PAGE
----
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Experts: HCMC could become fintech hub

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A customer makes payment by QR code for his order online. VIETNAM NEWS AGENCY/VIET NAM NEWS

Experts: HCMC could become fintech hub

Ho Chi Minh City, Vietnam’s commercial hub, has the potential to become a fintech hotspot of the country and region, experts have said.

Ho Chi Minh City Computer Association chairman Lam Nguyen Hai Long said: “There are eight reasons Ho Chi Minh City can become the country’s fintech hub.

“It is now the driving force of the national economy. The city has a large number of software and technology firms, hi-tech parks and technology incubators. It is also the place for fintech companies to start up.

“It is home to the country’s first and largest stock exchange. Fifteen commercial banks – including four international ones – and many international investment funds are headquartered in the city. This is where businesses can find a skilled workforce. The city has the backing of overseas Vietnamese from the US and EU.

“Ho Chi Minh City is closely connected with the regional financial centre, Singapore, thanks to its geographical location. According to the 2018 Global FinTech Hub report, Ho Chi Minh City is one of the region’s emerging fintech centres.”

In 2002, the Party Politburo’s Resolution No 20 determined Ho Chi Minh City will be developed into a financial centre of the country and, gradually, the region, and the goal was mentioned again in Resolution No 16 in 2012.

“Therefore, this [Ho Chi Minh City] is the right place for fintech start-up projects.”

Echoing his comments, Pham Xuan Hoe, deputy director of the Banking Strategy Institute under the State Bank of Vietnam, said the city has ideal conditions to become the fintech hub of the country and region, in order to realise its potential, but that it needs breakthrough policies.

Vietnam is considered a promising market for fintech companies thanks to its young demographics, strong e-commerce growth and growing smartphone and internet penetration, Hoe said.

It has four public banks, 28 private banks, 1,183 people’s credit funds and numerous other credit and financial institutions with whom fintech firms could tie-up for mutual benefit, he added.

“The government wants to create a cashless society and increase banking penetration, especially to benefit small- and medium-sized enterprises and remote areas. Fintech plays an important role in this.”

Long from the Ho Chi Minh City Computer Association said the number of fintech companies has increased from 120 last year to 154 by mid-2019, and they have attracted $1.1 billion in investment capital.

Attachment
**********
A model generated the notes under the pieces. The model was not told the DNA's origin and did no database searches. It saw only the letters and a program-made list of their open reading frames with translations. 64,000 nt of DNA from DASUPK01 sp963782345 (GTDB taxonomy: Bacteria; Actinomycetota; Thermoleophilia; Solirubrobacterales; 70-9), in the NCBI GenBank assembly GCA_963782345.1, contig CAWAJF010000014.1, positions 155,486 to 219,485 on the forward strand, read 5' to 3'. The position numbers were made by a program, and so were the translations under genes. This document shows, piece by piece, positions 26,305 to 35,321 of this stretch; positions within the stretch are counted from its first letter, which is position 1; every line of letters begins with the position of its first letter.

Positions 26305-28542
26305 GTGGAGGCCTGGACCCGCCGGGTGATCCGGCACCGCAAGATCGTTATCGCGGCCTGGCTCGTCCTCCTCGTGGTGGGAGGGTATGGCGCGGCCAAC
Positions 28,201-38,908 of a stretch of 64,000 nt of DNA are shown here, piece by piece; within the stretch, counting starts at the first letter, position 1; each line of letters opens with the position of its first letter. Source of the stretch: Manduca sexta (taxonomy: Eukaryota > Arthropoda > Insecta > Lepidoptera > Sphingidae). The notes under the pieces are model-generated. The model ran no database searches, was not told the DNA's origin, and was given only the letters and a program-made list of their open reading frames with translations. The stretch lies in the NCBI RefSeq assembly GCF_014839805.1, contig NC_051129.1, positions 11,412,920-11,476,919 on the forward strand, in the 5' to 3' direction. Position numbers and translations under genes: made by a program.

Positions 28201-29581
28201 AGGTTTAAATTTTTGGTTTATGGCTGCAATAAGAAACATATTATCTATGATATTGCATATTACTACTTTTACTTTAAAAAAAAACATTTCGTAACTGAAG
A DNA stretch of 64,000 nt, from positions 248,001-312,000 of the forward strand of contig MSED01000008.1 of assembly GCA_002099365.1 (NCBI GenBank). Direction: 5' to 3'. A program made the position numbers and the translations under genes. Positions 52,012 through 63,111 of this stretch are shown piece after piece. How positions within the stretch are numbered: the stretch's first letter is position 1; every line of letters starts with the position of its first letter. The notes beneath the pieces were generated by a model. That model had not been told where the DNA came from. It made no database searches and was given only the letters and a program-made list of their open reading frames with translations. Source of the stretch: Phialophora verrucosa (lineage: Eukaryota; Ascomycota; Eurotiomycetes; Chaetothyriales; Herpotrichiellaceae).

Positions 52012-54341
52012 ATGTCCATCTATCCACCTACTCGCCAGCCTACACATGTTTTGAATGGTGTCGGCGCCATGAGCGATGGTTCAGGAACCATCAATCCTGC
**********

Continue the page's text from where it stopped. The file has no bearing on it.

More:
Their financial solutions have penetrated the retail and consumer credit markets, he said.

Hoe told Viet Nam News that: “According to international organisations, Vietnam’s fintech market will be worth $9 billion by 2020. They had earlier forecast it would reach $7-8 billion by 2020, but with the strong growth recently, they have adjusted their forecasts.”

Fintech companies are operating in all financial segments, including payment solutions (nearly 61 per cent), crowdfunding (10.5 per cent), bitcoin/blockchain (7.89 per cent), and POS/mPOS management (5.26 per cent), he said.

Fiin Financial Technology Innovation JSC founder and CEO Tran Viet Vinh said fintech is popularising modern and convenient financial services among Vietnamese.

“The development of fintech is creating opportunities for people to access funds quickly and conveniently, and immediately resolve their difficulties. This is the biggest contribution to eliminating usury.”

Hoe said: “Most fintech companies in Vietnam [72 per cent] have chosen to cooperate with banks to develop together.

“Fintech helped increase payments through internet banking by 19.5 per cent last year and through mobile banking by 170 per cent.

“The rapid growth in fintech has ushered in a transformation in the financial and banking sector and offers consumers more convenient and diverse products and services.

“But with such new models, we have to think about creating a legal framework for them to develop.”

Experts say fintech faces considerable challenges related to cybersecurity, human resources and policies and regulations to support the development of an eco-system.

Long said Indonesia, Malaysia, Singapore and Thailand have a regulatory sandbox, a framework set up by a financial sector regulator to allow small-scale, live testing of innovations by private firms in a controlled environment under regulators’ supervision, while the Philippines and Vietnam do not.

He wanted the government to quickly develop a legal framework and offer incentives to attract investment from large tech companies for developing fintech platforms.



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